Wednesday, April 25, 2007

English Hymns and meta-narrative

England is a story. Is a story that has come define the sceptered island and to a large part, the English speaking western world. It is a story that is full of contradictions. Notably, this story is founded upon the principles of freedom, liberty and equity; however it is fed and sustained by the story of empire.
The English story is constituted and defined by its own meta-narrative - which is most commonly expressed in the national and anthems of England.
This story tells of England, the divinely appointed vicegerent who is allotted as the steward on this globe of freedom and right, of morals and justice. Not only is this the "White Man's burden", it is every decent Englishman's burden - to bring "civilisation to the uncivilised"; to resist the tyranny of European tyrants, whether it be 1940, 1805, 1588, or 60AD; to set men free and stave off the encroaches of popery; to challenge the ugly power off rule at home (1215, 1641, 1688), and give power to those who don't have it (begrudgingly in 1830 and 1833). This is the story of Magna Carta, the Glorious Revolution, the Armada, Waterloo, the Charist movement and so much more. This is a land of hope and glory, where the people shall never be slaves, and the King, crowned as Solomon to the splendour of Handel, shall be sent victorious and reign happy and glorious over his new Israel.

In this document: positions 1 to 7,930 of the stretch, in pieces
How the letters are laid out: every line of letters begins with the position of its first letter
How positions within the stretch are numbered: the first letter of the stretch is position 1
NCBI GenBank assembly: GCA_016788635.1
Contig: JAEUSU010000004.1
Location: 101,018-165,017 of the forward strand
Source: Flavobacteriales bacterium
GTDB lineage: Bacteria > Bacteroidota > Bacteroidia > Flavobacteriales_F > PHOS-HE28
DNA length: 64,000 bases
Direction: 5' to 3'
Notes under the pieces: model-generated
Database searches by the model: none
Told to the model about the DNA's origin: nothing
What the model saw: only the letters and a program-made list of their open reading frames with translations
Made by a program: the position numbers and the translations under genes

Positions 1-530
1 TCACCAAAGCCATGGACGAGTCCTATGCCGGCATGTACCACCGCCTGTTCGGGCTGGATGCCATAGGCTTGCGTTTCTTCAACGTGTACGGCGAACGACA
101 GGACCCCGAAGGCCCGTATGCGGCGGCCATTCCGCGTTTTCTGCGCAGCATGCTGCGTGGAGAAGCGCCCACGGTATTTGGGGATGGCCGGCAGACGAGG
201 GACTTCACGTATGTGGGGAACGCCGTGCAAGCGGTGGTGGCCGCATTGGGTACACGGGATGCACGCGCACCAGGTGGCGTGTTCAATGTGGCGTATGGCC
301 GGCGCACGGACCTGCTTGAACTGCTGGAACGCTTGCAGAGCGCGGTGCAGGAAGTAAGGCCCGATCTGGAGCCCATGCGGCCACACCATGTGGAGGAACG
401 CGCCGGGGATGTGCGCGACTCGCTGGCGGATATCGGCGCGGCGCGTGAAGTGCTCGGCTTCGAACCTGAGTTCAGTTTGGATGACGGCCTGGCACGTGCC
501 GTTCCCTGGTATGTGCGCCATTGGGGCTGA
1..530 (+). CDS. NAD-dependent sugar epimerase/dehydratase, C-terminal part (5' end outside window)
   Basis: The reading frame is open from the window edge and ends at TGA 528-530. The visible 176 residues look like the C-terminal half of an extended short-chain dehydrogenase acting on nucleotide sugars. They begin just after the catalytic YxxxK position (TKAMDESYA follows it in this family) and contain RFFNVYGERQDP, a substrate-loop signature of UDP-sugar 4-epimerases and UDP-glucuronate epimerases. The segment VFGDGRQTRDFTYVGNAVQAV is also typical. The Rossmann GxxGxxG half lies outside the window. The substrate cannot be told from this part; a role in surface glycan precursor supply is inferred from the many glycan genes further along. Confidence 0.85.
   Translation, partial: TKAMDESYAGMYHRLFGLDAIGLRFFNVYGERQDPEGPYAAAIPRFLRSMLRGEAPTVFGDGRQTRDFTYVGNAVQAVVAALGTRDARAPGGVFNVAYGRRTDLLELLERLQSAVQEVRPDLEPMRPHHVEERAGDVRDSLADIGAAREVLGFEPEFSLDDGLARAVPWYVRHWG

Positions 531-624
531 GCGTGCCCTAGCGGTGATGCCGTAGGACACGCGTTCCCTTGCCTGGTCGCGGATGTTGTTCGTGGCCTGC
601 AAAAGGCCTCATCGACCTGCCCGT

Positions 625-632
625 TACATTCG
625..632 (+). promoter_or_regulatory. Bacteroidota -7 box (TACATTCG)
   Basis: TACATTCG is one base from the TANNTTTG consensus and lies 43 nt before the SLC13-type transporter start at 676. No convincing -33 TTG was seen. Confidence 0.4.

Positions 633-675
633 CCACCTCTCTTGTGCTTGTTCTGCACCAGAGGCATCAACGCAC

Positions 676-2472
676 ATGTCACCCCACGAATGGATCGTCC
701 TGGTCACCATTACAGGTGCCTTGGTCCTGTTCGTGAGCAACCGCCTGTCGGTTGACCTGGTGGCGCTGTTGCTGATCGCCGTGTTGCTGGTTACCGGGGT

This is the English story, well, at least what we've been told for the past three centuries. This next series of posts will analyse how famous English Hymns and Anthems were written as an embodiment of this story. Until then, ponder these words:

When Britain first at Heav'n's command
Arose from out the azure main;
Arose, arose from out the azure main;
This was the charter, the charter of the land,
And guardian angels sang this strain:
Rule, Britannia! Britannia, rule the waves!
Britons never, never, never will be slaves!
Rule, Britannia! Britannia, rule the waves!
Britons never, never, never will be slaves!
10 points for the identity and location of the statue. Another 10 points for the irony in the symbolism of the statue.


Martin Kemp said...

Boudica: Westminster Bridge, London.

Two ironies re the statue:
1. The chariot has Persian spears sticking out of the wheels. Boudica was a Briton;
2. The horses are rearing up on their hind legs, a symbol that rider was killed honorably in battle (one leg lifted would suggest a battle wound). Sources say the queen actually killed herself.

James said...

The words of Rule Britannia are taken from an opera by Thomas Arne, called "Alfred".

Do I get points for that? :-)

Moffitt the Prophet said...

1. Spot on, 10 points.
2. True. I'll give you 5 points, but there is a deeper irony that I'm looking for.

Five points...did you use wikipedia? Interesting that the song looks back to when England had a top navy, bu was written at a time when England's naval power was far from unchallenged.

James said...

Nope - I knew that beforehand. It is interesting about the naval power - but that's why the song is important - it was used for propaganda purposes.

Martin Kemp said...

Boudica is seen as a symbol of the empire (associated with Queen Victoria), yet Boudica fought against the imperialistic Romans.

Moffitt the Prophet said...

Mister Kemp, you are too good - another 10 points!